“While the AEMC has highlighted the cost of delivering major new infrastructure in publishing its decision, it has not given sufficient acknowledgment to the significant customer benefits which flow from the construction of projects like EnergyConnect, HumeLink and the Central West Orana Renewable Energy Zone (REZ),” the spokesperson added.

In a submission to the AEMC made in response to the draft determination on the rule change request, Transgrid has said that it thought that the AEMC and its consultant Cambridge Economic Policy Associates had misunderstood the nature of the market for finance.

“We disagree with a number of the conclusions contained in the AEMC’s draft rule determination, in part because of the assessment approach adopted by the AEMC, but also because of its reliance on an inaccurate understanding of capital markets by its consultant,” Transgrid told the AEMC.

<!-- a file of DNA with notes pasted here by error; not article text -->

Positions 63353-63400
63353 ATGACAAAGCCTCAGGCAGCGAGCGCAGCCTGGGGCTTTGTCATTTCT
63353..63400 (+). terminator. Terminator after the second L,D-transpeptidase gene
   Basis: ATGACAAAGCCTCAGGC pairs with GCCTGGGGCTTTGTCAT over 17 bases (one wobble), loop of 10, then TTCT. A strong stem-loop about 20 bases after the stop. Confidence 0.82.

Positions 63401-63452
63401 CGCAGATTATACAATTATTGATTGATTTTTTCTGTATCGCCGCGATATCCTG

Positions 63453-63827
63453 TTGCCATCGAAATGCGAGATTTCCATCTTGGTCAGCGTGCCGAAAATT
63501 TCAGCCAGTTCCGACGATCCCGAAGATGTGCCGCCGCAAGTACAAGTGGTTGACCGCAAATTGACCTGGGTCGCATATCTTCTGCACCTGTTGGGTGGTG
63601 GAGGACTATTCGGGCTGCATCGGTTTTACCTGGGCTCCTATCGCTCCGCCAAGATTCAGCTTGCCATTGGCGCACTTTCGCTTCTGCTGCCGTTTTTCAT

In its final determination, the AEMC noted that the process of assessing the rule change requests had flagged a number of significant issues with wider ramifications.

This included recognition that major transmission network operators had an effective monopoly on the development of the network upgrades identified in AEMO’s Integrated System Plan – but with no obligation to actually build them.

The AEMC said that it would instigate a wider review of arrangements to support the construction of new network infrastructure and to address issues of market power and financeability.

“In light of these issues and other work being carried out by the AER and jurisdictions in respect of large transmission projects, the Commission intends to commence a broader review, together with the other market bodies, to consider options to support the timely and efficient delivery of large transmission projects that are in the long-term interests of consumers, recognising that the nature of transmission investment is invariably changing,” the AEMC said.